Before getting pregnant I had heard plenty of stories from friends and family about birth and the wonderful or not so wonderful arrival of their children. But nothing really prepares you for your own story and how it all plays out.
Our story is more medicalised than some as I was classed as a high-risk pregnancy due to some existing blood pressure concerns. Because of this we had more frequent scans, were under consultant care and were told we would likely be advised to be induced at 39 weeks. Problem with this is that I was dead against having an induction because of all the negative stories I had heard, we even had an appointment to discuss having a c-section - which turns out is much less of an option than you may think. But yes, induction was never something I was willing to consider and told everyone that I was absolutely, under no circumstances, having an induction.
Spoiler alert... I had an induction!
The story really starts at 34 weeks and a routine growth scan and consultant appointment that turned into a concern of preeclampsia and the consultant telling us that we would likely have to have the baby in the next two weeks. Cue a weekend of scouting out shops that sold premature baby grows and a stock up on super small nappies. Everything suddenly seemed very real. From here we had two growth scans a week and found out that my placenta wasn’t working as efficiently as it should. I was booked in for an induction at 36+3 and this also meant that I had to have some steroid injections to help the baby’s lungs fully prepare for life outside of the womb.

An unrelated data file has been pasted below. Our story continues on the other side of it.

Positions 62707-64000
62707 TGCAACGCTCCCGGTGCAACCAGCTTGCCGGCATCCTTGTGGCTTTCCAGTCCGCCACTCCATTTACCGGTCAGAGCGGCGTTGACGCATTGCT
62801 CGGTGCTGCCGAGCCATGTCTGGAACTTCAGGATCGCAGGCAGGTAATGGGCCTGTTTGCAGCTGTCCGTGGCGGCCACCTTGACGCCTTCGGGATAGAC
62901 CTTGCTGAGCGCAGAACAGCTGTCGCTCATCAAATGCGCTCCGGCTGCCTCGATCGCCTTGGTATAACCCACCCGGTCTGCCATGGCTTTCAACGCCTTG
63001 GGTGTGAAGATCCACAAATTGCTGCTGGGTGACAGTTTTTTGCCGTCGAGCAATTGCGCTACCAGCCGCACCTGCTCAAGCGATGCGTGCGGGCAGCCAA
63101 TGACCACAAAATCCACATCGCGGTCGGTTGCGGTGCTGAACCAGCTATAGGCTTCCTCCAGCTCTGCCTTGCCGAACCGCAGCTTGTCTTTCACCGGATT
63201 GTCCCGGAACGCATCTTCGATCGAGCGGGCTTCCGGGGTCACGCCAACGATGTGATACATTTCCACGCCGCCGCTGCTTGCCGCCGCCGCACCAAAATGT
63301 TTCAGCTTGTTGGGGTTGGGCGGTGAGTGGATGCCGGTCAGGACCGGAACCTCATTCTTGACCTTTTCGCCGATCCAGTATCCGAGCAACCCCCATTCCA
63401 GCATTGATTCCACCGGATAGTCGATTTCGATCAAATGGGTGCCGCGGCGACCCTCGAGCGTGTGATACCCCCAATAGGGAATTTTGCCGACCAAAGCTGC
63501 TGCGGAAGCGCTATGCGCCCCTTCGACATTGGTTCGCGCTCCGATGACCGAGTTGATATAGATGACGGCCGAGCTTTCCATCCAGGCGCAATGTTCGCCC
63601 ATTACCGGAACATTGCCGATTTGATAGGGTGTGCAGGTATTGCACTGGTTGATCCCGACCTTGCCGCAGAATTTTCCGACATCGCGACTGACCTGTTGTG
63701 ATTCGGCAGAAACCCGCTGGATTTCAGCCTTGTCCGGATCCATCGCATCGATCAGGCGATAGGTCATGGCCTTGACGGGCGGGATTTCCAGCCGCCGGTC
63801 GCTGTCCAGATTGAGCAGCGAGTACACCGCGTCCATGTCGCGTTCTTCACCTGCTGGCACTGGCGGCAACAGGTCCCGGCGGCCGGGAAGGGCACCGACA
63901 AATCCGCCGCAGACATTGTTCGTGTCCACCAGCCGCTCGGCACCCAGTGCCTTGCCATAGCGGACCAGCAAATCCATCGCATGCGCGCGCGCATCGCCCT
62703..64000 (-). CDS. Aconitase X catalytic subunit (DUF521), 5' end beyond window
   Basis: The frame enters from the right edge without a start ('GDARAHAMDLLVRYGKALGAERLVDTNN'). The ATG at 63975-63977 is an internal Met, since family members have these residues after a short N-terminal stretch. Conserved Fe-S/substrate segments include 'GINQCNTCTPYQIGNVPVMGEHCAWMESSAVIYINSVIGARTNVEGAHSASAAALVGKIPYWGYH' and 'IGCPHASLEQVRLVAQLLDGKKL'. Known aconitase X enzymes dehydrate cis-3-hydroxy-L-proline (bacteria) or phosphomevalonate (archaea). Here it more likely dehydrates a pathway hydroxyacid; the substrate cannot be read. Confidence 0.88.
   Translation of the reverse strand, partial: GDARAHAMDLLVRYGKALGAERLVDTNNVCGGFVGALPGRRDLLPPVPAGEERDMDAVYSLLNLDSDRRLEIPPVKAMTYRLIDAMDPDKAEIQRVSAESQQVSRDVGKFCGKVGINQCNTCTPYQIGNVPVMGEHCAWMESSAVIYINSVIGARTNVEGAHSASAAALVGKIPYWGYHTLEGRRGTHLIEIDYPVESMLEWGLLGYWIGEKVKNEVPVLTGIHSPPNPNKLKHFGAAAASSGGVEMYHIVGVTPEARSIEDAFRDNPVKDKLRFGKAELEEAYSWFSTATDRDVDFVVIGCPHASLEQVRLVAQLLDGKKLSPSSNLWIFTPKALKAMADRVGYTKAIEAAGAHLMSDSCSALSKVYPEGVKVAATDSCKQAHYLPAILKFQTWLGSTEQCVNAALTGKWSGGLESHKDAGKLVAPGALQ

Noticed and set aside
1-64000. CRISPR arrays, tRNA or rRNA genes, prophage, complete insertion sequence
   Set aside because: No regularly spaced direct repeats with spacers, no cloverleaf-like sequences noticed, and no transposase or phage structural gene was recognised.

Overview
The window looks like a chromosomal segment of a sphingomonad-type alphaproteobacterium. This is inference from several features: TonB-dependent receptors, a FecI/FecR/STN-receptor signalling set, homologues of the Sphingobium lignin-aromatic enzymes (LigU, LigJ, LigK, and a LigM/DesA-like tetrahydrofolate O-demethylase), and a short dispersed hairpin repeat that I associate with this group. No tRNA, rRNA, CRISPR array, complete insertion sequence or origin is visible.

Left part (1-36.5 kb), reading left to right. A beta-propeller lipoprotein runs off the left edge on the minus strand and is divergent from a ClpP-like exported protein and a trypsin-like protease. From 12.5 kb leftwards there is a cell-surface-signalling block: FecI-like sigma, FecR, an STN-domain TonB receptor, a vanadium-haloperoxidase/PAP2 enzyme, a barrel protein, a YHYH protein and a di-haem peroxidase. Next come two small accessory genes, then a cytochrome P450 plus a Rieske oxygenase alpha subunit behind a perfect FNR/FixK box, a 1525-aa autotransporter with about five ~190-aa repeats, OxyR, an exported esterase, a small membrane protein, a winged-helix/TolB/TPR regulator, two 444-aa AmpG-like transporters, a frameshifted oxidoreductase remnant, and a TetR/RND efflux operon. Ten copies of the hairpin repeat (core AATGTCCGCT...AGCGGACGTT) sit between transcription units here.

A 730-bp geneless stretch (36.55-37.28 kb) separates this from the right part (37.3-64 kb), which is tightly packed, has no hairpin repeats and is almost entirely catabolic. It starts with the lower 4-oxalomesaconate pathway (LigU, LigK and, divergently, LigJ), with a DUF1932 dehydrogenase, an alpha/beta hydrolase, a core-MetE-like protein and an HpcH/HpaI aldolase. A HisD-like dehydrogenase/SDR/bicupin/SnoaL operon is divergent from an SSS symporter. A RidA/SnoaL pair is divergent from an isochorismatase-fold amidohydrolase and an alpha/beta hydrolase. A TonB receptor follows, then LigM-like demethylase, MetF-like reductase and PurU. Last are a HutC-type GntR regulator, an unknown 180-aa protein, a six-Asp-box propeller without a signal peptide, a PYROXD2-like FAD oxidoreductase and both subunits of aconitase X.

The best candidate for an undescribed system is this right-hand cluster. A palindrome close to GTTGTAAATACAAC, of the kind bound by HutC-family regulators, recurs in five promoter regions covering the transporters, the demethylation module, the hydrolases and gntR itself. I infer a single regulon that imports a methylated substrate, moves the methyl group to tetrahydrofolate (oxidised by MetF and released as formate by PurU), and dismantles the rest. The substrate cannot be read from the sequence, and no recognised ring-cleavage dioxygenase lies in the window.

They hurt! Bad. But the pain is gone after about 30 seconds and you can go on with your day.
Ahead of the induction I listened to my hypnobirthing mp3’s and remembered everything Kate had told us about being positive and keeping calm. I actually felt pretty prepared. We also stocked up on snacks, movie downloads and box sets as everyone kept telling us that inductions can take days. So we prepared for a long wait.